You only had Blue for a short time but did you ever play it on any albums or anything that you recorded yourself?
I don’t think I ever recorded with it because I never got it sounding right. I had a bunch of other guitars, as guitar players do, that were much more in line with what I was hearing in my head and the Blue guitar would’ve needed some work. It was a cute guitar, I think the guitar was a little too pretty for him. So he did all the modifications but it’s really cool that he still has it and plays it.
It must have been a bit strange seeing your old guitar on stage at Woodstock ‘94 and all over MTV when Green Day blew up
That’s a great question but the thing is it was my guitar for such a short period of time. I’m just so fucking proud of those guys like when I see it, it’s not just the guitar, it’s them as people and this incredible music. Music that interests me is music that works and makes the world go round and their music makes the world go round.
They’re already in the history books. Friends of mine have bought me Green Day songbooks as kinda like a gag but I can see the whole picture, I know the guitar is part of it but when I see them I’m just, my hearts gonna leap out of my chest, it’s just amazing.
It’s kind of of amazing that those two kids you taught are still the best of friends over 35 years later
Billie is so lucky to have Mike. Because Mike has been there with him the whole time. Like that time Billie smashed his guitar, the Les Paul Jr. at that award show (iHeart Radio Music Festival). Did you see Mike immediately destroyed his guitar too?
Mike has been there for him the whole time. Everybody needs that. You need that guy that’s right there with you, having the vision and playing all the shows.
Have you had the chance to be reunited with Blue at all since selling it to Billie?
When I was teaching at Unified in the 90’s he was there trying out guitars and he hands me Blue and he goes “check it out” and the guitar reeks of sweat because he played it so much and you could smell the guitar. I said ‘wow man, you put some miles on it’. There’s been different permutations of the decals and all the crap on it but when I sold it to him it was pristine.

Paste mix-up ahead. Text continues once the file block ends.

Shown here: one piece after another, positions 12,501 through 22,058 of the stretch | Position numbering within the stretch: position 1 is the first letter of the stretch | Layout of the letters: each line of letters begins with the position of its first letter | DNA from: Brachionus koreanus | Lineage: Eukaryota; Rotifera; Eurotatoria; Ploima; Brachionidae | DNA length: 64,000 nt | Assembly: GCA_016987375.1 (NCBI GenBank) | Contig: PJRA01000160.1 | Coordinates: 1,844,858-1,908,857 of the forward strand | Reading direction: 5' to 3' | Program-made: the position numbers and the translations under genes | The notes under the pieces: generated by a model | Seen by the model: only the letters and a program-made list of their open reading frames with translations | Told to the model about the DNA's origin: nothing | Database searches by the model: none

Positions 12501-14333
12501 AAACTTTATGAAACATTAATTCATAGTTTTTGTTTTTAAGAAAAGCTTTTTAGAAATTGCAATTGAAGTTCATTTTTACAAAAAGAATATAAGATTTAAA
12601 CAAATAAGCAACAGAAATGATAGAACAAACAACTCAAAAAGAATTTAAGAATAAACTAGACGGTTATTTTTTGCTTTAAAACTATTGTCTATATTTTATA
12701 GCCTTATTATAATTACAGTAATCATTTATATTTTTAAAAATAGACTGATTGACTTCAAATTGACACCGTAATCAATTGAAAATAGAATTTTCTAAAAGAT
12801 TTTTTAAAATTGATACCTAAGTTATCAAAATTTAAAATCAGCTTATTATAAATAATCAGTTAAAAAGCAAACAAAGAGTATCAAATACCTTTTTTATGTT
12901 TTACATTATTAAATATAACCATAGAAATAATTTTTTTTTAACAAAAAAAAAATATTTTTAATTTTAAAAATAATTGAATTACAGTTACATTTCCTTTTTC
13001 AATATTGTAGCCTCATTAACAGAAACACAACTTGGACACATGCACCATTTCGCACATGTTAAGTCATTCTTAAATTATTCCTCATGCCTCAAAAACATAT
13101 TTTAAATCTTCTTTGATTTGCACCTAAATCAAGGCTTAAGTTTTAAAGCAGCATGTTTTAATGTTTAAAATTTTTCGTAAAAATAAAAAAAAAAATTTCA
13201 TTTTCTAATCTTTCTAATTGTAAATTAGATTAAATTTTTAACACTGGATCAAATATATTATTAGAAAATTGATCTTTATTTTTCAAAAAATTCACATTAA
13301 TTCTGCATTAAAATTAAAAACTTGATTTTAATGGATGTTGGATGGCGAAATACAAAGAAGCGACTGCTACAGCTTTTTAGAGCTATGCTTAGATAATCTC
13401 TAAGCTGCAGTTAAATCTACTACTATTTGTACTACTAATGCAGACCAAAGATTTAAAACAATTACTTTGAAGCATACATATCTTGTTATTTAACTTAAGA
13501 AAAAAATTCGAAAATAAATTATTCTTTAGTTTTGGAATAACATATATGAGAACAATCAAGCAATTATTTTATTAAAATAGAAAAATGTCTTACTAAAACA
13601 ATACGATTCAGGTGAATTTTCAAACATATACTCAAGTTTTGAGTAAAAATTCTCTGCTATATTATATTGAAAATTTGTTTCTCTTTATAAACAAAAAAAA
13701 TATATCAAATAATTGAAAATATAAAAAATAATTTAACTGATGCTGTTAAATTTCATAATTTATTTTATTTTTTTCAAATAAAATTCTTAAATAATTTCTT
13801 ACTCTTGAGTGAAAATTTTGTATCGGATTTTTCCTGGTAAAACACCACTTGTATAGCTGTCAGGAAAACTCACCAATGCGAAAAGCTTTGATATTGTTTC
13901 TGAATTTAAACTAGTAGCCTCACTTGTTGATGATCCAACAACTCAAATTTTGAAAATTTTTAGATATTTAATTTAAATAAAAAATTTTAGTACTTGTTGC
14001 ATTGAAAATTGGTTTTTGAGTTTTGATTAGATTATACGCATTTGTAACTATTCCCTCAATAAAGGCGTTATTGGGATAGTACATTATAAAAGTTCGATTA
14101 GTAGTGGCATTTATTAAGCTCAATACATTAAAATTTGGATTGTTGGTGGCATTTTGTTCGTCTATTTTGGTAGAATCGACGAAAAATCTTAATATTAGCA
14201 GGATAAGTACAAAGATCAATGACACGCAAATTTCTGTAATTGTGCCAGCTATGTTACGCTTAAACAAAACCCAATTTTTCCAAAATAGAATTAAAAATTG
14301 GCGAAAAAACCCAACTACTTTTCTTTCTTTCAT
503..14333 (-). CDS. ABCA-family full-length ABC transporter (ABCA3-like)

Funny story about the guitar, you’ll like this. So I saw them at the Greek Theatre about 5 years ago. When I saw (Billie’s Mom) Ollie at the Greek she said, “Billie’s still playing that old guitar I bought from you” and I said ‘yeah and it turned out to be a pretty good deal didn’t it’.
They’ve obviously achieved a lot, including being inducted into the Rock & Roll Hall of Fame in 2015, why do you think they’ve been able to be so successful for so long?
The thing that I would say about these guys is hard workers. Just incredible love for music. The main overarching thing of this conversation is that I’m just super proud of these guys. They’re great people, they’re good friends. I don’t see them all the time but they’re friends. They’re great people and you know, what a great band. I mean come on. They’re amazing.
When you see their show…. I saw them at the Greek and I’m sitting right next to (Billie’s sister) Anna and her Mom and I just started weeping and so Anna puts her hand on my face and she goes “oh my god, tears!” and I said ‘shut up’ [laughs]. I just couldn’t and she said “there’s nothing to be ashamed of, you’re so proud of your student”. And I super, super am.
I mean these guys, who would have thought that these little nothings from nowheresville. I mean nowheresville. They’re out there in Rodeo, refinery town. No hope. No future. No nothing, and then… look at em, amazing.
Well thank you for doing this George, do you have any new projects coming up that fans can look forward to?
I’m working on a new record with John Cuniberti and that’s Joe Satriani’s producer. So we’re working on a record, it’s gonna have some amazing guitar on it, hopefully some great songs. Maybe some guest stars, maybe I’ll get Billie to play on it, maybe sing on it, I don’t know, maybe he’d like to play guitar [laughs]. We haven’t been able to do anything because of the COVID thing right but I’ve got a new record in the works and it’s gonna be great.
Huge thanks to George for taking the time to do this, please check out his website to follow along with his upcoming projects.